ORNL researchers advance performance benchmark for quantum computers
Researchers at the Department of Energy's Oak Ridge National Laboratory (ORNL) have developed a quantum chemistry simulation benchmark to evaluate the performance of quantum devices and guide the development of applications for future quantum computers.
Quantum computers learn to mark their own work
A new test to check if a quantum computer is giving correct answers to questions beyond the scope of traditional computing could help the first quantum computer that can outperform a classical computer to be realised.
Blanket of light may give better quantum computers
Researchers from DTU Physics describe in an article in Science, how--by simple means -- they have created a 'carpet' of thousands of quantum-mechanically entangled light pulses.
One step closer future to quantum computers
Physicists at Uppsala University in Sweden have identified how to distinguish between true and 'fake' Majorana states in one of the most commonly used experimental setups, by means of supercurrent measurements.
Dartmouth research advances noise cancelling for quantum computers
The characterization of complex noise in quantum computers is a critical step toward making the systems more precise.
Spreading light over quantum computers
Scientists at Linköping University have shown how a quantum computer really works and have managed to simulate quantum computer properties in a classical computer.
More Quantum Computers News and Quantum Computers Current Events

Trending Science News

Current Coronavirus (COVID-19) News

Top Science Podcasts

We have hand picked the top science podcasts of 2020.
Now Playing: TED Radio Hour

Our Relationship With Water
We need water to live. But with rising seas and so many lacking clean water – water is in crisis and so are we. This hour, TED speakers explore ideas around restoring our relationship with water. Guests on the show include legal scholar Kelsey Leonard, artist LaToya Ruby Frazier, and community organizer Colette Pichon Battle.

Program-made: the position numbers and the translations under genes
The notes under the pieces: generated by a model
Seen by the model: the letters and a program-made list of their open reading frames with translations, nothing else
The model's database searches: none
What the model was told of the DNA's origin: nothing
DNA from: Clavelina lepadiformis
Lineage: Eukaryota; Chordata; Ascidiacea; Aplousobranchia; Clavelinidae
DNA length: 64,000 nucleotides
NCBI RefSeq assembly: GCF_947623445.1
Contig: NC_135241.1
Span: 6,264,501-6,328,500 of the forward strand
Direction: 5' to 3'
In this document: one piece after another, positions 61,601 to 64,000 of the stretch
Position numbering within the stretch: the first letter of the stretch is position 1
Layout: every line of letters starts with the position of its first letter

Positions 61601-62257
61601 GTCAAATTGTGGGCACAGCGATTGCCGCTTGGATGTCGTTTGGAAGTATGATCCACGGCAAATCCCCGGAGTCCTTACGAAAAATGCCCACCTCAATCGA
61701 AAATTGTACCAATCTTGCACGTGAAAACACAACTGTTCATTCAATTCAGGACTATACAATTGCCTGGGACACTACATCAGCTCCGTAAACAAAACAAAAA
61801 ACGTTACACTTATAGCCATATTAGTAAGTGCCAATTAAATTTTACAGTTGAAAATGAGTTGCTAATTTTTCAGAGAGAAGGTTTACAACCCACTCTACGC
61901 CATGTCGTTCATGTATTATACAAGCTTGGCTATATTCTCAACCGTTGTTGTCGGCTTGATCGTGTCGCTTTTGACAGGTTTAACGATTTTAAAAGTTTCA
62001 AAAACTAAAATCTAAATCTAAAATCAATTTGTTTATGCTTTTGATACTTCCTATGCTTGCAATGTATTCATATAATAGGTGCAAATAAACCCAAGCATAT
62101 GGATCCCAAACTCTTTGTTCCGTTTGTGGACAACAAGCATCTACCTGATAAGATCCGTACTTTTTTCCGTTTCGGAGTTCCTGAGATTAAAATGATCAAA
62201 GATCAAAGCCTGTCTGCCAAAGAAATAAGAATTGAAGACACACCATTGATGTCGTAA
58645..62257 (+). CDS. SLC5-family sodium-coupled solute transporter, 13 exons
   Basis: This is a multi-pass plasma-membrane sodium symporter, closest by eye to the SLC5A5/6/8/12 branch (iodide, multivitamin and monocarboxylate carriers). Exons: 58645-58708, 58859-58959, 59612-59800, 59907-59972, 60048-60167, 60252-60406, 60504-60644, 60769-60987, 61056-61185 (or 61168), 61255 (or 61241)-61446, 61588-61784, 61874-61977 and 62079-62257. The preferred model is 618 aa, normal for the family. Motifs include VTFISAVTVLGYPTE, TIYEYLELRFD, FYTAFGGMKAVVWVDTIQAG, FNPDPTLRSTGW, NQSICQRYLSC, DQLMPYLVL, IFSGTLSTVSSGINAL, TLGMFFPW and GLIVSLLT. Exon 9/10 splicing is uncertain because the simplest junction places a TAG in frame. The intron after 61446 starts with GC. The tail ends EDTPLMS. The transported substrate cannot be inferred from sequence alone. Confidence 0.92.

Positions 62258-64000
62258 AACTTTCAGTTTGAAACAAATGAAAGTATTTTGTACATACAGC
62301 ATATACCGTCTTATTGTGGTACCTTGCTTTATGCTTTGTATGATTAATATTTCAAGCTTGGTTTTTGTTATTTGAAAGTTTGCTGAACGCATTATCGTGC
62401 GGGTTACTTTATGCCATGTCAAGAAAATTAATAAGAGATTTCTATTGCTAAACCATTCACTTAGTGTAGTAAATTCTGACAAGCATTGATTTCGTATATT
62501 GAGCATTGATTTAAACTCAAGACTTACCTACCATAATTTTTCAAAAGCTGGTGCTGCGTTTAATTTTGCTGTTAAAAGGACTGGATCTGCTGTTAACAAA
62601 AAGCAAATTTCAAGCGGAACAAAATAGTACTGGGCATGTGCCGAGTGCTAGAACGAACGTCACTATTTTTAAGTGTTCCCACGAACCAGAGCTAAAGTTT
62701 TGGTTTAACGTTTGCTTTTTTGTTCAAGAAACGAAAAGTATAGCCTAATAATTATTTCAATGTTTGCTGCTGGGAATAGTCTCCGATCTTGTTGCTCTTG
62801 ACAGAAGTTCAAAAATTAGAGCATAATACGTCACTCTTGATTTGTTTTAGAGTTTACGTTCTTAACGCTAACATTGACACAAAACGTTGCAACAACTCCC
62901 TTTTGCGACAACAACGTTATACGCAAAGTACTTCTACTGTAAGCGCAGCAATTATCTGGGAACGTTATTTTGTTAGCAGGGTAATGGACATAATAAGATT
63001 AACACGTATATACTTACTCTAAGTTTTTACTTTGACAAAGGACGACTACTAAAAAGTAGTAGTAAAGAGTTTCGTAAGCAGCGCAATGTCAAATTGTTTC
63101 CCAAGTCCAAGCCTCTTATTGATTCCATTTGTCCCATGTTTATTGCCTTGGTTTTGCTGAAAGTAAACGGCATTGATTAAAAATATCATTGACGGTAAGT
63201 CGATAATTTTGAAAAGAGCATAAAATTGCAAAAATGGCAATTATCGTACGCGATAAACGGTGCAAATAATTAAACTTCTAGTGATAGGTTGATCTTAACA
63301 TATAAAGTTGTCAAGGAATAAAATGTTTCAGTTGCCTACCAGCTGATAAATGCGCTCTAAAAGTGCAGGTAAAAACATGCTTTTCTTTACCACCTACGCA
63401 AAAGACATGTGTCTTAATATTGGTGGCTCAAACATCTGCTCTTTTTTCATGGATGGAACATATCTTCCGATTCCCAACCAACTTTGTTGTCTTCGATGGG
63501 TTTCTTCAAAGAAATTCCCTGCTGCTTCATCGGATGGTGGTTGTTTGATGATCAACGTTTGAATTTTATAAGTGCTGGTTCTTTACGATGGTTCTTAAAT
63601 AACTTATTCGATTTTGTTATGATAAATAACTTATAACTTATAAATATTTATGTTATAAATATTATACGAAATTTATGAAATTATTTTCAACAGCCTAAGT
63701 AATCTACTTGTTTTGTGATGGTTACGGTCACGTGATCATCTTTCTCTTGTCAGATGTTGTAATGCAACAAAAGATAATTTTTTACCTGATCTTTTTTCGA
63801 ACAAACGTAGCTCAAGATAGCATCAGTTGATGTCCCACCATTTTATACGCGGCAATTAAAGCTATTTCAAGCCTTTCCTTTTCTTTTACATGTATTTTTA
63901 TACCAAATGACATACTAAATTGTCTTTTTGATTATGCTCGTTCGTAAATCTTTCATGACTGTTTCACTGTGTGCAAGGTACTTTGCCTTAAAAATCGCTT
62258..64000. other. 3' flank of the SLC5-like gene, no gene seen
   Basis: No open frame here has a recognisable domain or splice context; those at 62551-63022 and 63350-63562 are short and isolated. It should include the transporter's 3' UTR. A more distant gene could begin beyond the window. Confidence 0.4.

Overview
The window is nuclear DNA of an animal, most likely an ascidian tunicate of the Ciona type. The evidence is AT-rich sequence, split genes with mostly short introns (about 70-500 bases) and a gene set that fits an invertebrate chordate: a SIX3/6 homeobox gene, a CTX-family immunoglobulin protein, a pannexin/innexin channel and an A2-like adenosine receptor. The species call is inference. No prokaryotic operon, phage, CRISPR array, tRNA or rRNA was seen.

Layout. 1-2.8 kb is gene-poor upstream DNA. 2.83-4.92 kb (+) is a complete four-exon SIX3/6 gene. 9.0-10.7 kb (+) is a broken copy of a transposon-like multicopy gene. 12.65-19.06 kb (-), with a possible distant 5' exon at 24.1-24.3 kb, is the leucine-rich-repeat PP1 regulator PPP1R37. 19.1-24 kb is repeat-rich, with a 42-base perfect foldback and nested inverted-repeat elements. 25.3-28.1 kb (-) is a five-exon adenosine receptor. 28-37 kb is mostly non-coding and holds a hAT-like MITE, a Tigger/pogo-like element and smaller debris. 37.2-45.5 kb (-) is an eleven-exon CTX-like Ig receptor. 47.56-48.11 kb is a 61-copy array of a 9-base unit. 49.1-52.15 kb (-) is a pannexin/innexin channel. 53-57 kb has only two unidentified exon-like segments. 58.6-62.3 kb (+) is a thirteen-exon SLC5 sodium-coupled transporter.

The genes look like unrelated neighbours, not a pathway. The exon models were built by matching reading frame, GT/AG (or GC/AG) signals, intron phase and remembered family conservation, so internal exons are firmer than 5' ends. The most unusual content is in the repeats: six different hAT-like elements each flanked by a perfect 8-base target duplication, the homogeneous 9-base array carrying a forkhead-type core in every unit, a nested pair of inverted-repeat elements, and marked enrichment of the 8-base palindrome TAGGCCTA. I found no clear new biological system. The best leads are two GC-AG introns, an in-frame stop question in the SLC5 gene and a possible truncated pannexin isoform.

Now Playing: Science for the People

#568 Poker Face Psychology
Anyone who's seen pop culture depictions of poker might think statistics and math is the only way to get ahead. But no, there's psychology too. Author Maria Konnikova took her Ph.D. in psychology to the poker table, and turned out to be good. So good, she went pro in poker, and learned all about her own biases on the way. We're talking about her new book "The Biggest Bluff: How I Learned to Pay Attention, Master Myself, and Win".
Now Playing: Radiolab

Uncounted
First things first: our very own Latif Nasser has an exciting new show on Netflix. He talks to Jad about the hidden forces of the world that connect us all. Then, with an eye on the upcoming election, we take a look back: at two pieces from More Perfect Season 3 about Constitutional amendments that determine who gets to vote. Former Radiolab producer Julia Longoria takes us to Washington, D.C. The capital is at the heart of our democracy, but it's not a state, and it wasn't until the 23rd Amendment that its people got the right to vote for president. But that still left DC without full representation in Congress; D.C. sends a "non-voting delegate" to the House. Julia profiles that delegate, Congresswoman Eleanor Holmes Norton, and her unique approach to fighting for power in a virtually powerless role. Second, Radiolab producer Sarah Qari looks at a current fight to lower the US voting age to 16 that harkens back to the fight for the 26th Amendment in the 1960s. Eighteen-year-olds at the time argued that if they were old enough to be drafted to fight in the War, they were old enough to have a voice in our democracy. But what about today, when even younger Americans are finding themselves at the center of national political debates? Does it mean we should lower the voting age even further? This episode was reported and produced by Julia Longoria and Sarah Qari. Check out Latif Nasser's new Netflix show Connected here. Support Radiolab today at Radiolab.org/donate.